Archer only dropped 0.10 off of his ERA from 2014 and yet it was widely regarded as a breakout season because his strikeout rate surged to a career-best 29 percent (fifth-best among qualified starters) in 212 innings, also a new best. Plus, he spent the majority of the season in the 2.00s before his second-to-last start saw him get beat up for nine earned runs in Toronto, a team he dominated to that point. The key to his success all year was further reliance on his elite slider. He threw it 39 percent of the time, second-most in baseball behind only Tyson Ross (42%). The concern at that volume is potential injury, but Archer has been DL-free for three-plus seasons in the bigs. The elements are all there for more excellence: he misses bats, gets more groundballs than flyballs, handles rights and lefties, and has shown he can take 30-plus turns in a season more than once. These skills have a high floor, too, so even some regression won’t ruin him.
Archer showed some growth from year one to year two. His strikeout rate went up and he showed more confidence in his changeup, but he’s not a finished product. His walk rate rose nearly two percentage points from 2013, but he was able to control some of that damage by doing a better job of keeping the ball in the yard. He went at least seven innings in just nine of his 32 outings as pitch efficiency can be a problem for him as someone who works with fastballs and sliders nearly 95% of the time. The strikeouts and the ratios are good, but one area where he needs to improve is controlling the running game as runners are 31 of 40 in stealing bases when he is on the mound. He has the ceiling to be a No. 2 starter, but he performs more like a No. 3 starter these days.
Archer began the 2013 season with Triple-A Durham before receiving the call to join the Rays' rotation at the start of June. He struggled a bit initially, then turned on the gas and rattled off a fantastic season, finishing with a 9-7 record and 3.22 ERA in 23 starts that included two shutouts. He showed solid control with a 2.66 K/BB ratio, displaying a dazzling fastball that averaged about 95 mph and a hard slider to keep opposing offenses off balance. A finalist for the AL Rookie of the Year Award, Archer established himself in the rotation for 2014 and will be a pitcher to pursue on draft day.
Still a top pitching prospect for the Rays, Archer posted a solid season in 2012 between Triple-A Durham and the majors. At Triple-A, Archer he posted a 3.66 ERA in 25 starts and struck out 139 batters. He is very good at preventing the long ball, only allowing 0.4 HR/9. This is likely due to a solid fastball and hard slider he keeps down in the zone to prevent extra-base hits. Archer made two starts for the Rays in June before returning as a September callup and saw mixed success, but plenty of promise. He will be in the competition for a spot in the major league rotation in spring training and will be a key part in the future.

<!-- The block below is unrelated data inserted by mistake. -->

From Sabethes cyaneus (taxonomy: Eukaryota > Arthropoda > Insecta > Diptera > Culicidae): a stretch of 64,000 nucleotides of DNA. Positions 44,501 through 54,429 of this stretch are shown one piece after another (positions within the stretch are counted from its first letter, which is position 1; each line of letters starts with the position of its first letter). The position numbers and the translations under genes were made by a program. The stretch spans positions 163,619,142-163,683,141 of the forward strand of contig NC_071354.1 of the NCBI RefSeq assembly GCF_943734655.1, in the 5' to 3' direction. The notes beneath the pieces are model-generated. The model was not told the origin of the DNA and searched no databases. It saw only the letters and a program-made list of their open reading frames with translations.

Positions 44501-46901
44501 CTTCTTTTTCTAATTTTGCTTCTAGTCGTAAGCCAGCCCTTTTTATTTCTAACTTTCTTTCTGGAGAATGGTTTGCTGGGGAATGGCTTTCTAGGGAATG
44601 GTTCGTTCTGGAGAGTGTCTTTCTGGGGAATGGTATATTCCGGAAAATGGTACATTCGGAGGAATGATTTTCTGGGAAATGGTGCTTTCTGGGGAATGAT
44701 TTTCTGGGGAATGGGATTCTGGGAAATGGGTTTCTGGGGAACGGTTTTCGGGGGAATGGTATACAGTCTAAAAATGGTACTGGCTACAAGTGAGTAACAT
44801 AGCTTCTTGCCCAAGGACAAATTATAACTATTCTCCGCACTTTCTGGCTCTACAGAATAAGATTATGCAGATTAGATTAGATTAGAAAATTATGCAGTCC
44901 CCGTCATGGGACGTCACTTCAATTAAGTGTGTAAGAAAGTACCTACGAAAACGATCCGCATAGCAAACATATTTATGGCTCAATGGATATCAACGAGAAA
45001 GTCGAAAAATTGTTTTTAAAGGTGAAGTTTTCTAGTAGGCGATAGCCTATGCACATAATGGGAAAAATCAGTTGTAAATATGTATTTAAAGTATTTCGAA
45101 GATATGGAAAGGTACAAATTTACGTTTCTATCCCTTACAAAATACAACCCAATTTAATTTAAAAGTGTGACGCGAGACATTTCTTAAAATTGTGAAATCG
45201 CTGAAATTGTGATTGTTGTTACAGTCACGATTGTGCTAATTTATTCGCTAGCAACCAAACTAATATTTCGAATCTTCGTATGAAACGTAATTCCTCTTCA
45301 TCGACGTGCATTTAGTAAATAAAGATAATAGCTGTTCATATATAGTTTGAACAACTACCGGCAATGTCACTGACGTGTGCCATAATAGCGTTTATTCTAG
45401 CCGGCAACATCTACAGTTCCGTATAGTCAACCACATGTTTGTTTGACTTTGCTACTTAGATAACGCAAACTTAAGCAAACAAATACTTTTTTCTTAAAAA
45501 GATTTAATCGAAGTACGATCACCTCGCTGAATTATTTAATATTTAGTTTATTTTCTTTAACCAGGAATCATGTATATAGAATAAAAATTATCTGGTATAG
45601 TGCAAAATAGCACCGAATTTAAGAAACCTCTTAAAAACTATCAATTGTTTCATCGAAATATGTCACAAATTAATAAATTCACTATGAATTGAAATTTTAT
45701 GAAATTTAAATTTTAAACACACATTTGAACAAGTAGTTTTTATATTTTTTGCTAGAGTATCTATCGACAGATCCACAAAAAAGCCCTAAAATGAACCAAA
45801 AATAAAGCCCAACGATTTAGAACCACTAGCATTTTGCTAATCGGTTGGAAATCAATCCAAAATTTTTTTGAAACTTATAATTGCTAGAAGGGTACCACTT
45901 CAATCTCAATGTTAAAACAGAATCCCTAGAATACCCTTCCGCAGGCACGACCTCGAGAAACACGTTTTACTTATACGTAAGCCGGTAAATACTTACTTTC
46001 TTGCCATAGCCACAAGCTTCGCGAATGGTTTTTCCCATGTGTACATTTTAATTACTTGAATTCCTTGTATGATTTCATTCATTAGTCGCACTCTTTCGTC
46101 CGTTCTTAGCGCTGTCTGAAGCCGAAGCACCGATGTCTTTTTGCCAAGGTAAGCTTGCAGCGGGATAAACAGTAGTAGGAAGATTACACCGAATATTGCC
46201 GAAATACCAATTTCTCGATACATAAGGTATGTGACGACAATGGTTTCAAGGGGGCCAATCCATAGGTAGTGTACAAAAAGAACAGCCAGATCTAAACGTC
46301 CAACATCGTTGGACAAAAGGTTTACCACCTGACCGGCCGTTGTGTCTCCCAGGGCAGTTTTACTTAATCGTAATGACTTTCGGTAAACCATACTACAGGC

One of the pieces in the Matt Garza deal, Archer pitched the majority of last season at Double-A Montgomery before getting a cup of coffee with Triple-A Durham. The young hurler features a sinker in the low-90s and a developing curve and slider. The problem with him has been his lack of control as the 130:86 K:BB rate over the two levels indicates. He's likely headed back to Durham to start the season and should get plenty of minor league time to work on his control considering the glut of starting pitching the Rays have in front of him.
Archer pitched well at High-A and Double-A last season, using a low-90s sinker in combination with a solid slider and curve. He struck out more than a batter per inning at the two levels combined and allowed just six homers in 142.1 IP, thanks to that sinker. Archer could stand to improve his command - 39 walks in 70 Double-A innings - but he's still just 22 years old and has some promise as a middle-of-the-rotation starter. Expect him to start in the high minors with a big league debut in late 2011 or 2012, but the Rays have little reason to rush him after acquiring him as part of the Matt Garza deal with the Cubs in January.